The Sis also gives us the shortest tutorial ever for any self-publisher embarking on a cover design, reiterated here as one in hopefully many of a series of 10 Second Soundbites* in case it helps anyone else out there commissioning artwork or thinking of doing it themselves. I’m all on for self-empowerment and doing things myself but the cover is the face of a book. Designers spend years in college qualifying and then years getting industry experience for a reason.

10 Second Soundbite* for self publishing — Cover Design

  • Stage 1
: Design presented. Concept is key.
  • Stage 2
: Design concept agreed. Amendments made — type size, positioning, technical issues explored etc.
  • Stage 3
: Artwork presented in medium required for publication

Cover for Gnaw is officially at Stage 2. Concept agreed! Enlarge title, move up on page slightly, enlarge author name, check that image is rights granted.

What Next?

Postcard back

The backbone of producing text is in the editing. Roughly edited or non-edited text gives self-publishing a bad name — I may sell only one copy of this ebook, but it’ll be an edited one.

Over the next few weeks I’ll be writing, or more to the point, rewriting the text itself,  creating the end-matter, copyright page, author bio and sundries and preparing to hand over to the most feared and respected person in the publishing world…no, not an accountant…why an editor of course! I have someone in mind for this. Someone I work with whose red biro would put the fear o God in you, a grammarian with a photographic memory and an unnervingly accurate factual recall and said recently at a Gill & Macmillan Finishing School ‘The best editors know what not to edit’. These are the words of an experienced editor for sure. Now, although Catherine Gough’s expertise is in trade non-fiction I believe she has the all-round experience and editorial agility for lit fiction and Gnaw in particular. But it is a tricky thing getting an editor who can accept odd things you come across in literary fiction like one-line paragraphs or absent punctuation…hold on… absent punctuation? Egad says Catherine on previewing this post (See? Already in good hands). I’ll have my work cut out thinking what can I offer in re-payment, this will be weekend time. You can but ask. Or send a postcard?

Postcard to an editor from Johanna Basford 'Secret Garden' art as coloured in by someone who appreciates detail very much.

The other side of the postcard to the editor: Johanna Basford’s ‘Secret Garden’ art as coloured in by someone who appreciates detail very much and evidently abhors a vacuum!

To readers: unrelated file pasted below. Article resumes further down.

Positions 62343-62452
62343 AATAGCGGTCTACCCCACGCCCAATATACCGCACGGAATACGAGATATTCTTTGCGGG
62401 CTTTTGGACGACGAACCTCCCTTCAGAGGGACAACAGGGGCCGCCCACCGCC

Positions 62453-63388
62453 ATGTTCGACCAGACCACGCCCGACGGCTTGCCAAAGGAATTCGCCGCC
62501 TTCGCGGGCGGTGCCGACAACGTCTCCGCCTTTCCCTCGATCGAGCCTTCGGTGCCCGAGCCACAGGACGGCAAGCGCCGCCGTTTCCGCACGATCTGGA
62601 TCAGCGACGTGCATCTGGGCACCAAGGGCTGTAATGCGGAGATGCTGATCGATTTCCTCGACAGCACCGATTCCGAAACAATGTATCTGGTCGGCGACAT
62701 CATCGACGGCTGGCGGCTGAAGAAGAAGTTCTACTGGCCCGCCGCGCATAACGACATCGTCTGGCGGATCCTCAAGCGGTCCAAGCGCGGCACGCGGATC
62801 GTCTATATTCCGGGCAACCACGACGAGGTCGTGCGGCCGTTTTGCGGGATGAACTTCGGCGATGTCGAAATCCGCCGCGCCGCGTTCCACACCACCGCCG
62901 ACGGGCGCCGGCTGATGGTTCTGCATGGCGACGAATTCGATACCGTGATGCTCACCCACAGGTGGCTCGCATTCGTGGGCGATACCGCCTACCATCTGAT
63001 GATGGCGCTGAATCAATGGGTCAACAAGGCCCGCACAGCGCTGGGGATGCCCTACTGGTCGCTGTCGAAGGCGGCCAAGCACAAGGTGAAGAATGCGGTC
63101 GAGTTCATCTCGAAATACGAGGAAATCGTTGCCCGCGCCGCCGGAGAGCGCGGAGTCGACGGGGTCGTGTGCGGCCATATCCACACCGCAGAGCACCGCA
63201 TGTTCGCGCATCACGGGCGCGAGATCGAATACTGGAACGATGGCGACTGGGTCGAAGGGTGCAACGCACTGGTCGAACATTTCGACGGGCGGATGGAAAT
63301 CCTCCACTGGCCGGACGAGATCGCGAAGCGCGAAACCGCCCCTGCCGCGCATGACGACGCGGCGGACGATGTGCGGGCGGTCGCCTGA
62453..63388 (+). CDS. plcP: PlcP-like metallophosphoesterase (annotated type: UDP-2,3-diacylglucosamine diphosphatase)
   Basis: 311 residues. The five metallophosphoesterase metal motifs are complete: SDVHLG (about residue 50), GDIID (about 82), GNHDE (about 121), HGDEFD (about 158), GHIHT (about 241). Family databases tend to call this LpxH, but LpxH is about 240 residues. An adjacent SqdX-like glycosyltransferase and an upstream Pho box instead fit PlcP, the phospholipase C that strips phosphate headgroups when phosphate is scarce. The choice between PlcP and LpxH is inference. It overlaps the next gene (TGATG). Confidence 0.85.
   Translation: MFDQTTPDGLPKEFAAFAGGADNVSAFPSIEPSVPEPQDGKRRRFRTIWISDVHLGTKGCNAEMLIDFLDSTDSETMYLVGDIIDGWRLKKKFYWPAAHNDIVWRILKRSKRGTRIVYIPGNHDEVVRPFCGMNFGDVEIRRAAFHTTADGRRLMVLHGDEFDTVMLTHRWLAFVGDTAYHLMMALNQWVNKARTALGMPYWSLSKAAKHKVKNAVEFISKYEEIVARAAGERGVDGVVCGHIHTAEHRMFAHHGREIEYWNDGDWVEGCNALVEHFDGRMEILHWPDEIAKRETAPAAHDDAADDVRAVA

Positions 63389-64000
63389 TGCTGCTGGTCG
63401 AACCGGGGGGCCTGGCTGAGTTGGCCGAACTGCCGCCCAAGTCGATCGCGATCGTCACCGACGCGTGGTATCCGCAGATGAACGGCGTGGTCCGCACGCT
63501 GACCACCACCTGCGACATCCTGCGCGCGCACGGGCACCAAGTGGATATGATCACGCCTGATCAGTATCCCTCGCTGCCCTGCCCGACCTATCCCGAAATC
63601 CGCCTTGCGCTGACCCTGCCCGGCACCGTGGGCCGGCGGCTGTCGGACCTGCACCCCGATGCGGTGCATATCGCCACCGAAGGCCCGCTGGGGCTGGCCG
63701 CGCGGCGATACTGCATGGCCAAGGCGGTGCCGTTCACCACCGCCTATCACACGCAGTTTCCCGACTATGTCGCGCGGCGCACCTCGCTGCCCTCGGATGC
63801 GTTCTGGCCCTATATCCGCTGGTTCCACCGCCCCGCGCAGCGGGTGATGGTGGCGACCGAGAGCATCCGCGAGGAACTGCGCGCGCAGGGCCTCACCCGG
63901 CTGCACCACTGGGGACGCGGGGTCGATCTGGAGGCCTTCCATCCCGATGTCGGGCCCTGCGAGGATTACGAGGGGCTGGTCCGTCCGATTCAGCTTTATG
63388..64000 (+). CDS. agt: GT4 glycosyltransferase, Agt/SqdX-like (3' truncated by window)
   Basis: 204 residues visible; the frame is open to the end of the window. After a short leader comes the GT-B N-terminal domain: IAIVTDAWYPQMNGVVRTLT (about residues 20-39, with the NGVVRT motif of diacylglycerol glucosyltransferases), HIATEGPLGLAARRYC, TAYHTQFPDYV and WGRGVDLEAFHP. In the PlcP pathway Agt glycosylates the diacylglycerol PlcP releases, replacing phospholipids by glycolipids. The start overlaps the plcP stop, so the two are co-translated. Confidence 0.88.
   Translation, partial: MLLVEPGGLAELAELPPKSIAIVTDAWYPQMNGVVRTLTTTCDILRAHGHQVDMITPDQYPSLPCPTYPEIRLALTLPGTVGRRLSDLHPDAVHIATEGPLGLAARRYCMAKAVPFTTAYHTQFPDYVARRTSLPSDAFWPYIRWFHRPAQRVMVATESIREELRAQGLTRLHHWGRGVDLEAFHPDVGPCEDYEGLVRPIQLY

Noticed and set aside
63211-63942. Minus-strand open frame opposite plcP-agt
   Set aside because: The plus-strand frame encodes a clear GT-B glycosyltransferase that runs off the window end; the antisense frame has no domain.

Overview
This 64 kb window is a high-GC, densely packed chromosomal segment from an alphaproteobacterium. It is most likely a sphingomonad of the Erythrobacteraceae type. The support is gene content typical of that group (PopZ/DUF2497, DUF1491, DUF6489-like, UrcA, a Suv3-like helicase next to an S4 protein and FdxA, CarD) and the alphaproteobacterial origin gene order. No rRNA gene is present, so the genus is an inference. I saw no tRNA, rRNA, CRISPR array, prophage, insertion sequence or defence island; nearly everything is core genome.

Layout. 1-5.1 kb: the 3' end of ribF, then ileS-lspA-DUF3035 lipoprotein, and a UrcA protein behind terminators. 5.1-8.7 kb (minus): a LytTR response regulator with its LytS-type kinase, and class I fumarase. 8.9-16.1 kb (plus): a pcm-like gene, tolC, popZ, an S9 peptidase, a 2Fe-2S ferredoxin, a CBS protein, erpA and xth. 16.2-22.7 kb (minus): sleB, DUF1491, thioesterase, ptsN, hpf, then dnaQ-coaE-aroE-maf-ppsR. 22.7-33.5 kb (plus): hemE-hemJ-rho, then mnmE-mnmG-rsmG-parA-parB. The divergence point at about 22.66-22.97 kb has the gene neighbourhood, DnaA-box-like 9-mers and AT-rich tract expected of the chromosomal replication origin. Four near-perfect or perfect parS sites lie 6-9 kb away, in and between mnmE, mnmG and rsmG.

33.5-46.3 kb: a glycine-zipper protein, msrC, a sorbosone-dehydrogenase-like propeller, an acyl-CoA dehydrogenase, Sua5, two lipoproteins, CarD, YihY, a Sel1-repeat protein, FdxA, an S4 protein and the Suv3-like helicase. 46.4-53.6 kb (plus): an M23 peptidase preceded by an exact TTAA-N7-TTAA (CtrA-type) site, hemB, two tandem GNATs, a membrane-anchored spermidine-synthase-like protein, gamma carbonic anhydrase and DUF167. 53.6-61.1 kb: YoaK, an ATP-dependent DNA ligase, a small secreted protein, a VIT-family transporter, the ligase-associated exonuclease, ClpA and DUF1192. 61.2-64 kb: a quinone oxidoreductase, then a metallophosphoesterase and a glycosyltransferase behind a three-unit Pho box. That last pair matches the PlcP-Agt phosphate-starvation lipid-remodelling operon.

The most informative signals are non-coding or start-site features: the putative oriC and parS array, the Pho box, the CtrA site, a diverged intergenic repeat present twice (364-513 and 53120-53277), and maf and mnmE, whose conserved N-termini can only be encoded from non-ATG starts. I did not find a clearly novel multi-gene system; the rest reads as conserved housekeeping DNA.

• Hmmm, can text be a soundbite? Oxford and other dictionaries say it relates to speech or audio, however Wikipedia allows that in journalism a soundbite is ‘characterized by a short phrase or sentence that captures the essence of what the speaker was trying to say, and is used to summarize information and entice the reader…’ Maybe to be sure when Gnaw is done I could record the soundbites to make them truly soundbitey?

Some Miserabilisms I Made Earlier

Fiction has more stylish ways of dealing with the stuff of  jeremiads. Early book cover of George Orwell’s famous dystopian society novel ‘1984’. (Pic courtesy of photographer and artist David Dunnico at www.1984lookslikethis.wordpress.com)

George Orwell’s famous dystopian society novel ‘1984’ shows that fiction has some stylish ways in dealing with the stuff of jeremiads. (Pic courtesy of http://www.1984lookslikethis.wordpress.com)

I learnt two new words today: ‘Jeremiad’ and ‘Miserabilism’ courtesy of Darran Anderson, my go-to for intellectual tough when it all gets a bit woolly out there in blogland. So a jeremiad (named after the dismal prophet Jeremiah) is a moralistic text lamenting society’s ills and possibly its doom. Miserabilism is what it is. Anderson tells us that Eliot known for his modernism wrote a jeremiad about modernity (interesting contradiction), read it here. Seems that a decent jeremiad is like a good debate with a dose of fear added. Fear of change. Fear of the future.

Dr Seuss’s ravaged society in ‘The Lorax’ was brought about by the invention of the uselessly useful ‘thneed’, but Dr Seuss is no miserabilist. The ‘Unless’ moment is one of the best narration opportunities you can get when it comes to variation of delivery. (Pic courtesy of www.pastemagazine.com)

Dr Seuss’s ravaged society in ‘The Lorax’ was brought about by the invention of the uselessly useful ‘thneed’, but Dr Seuss is no miserabilist. The ‘Unless’ moment is one of the best narration opportunities you can get when it comes to variation on delivery. (Pic courtesy of http://www.pastemagazine.com)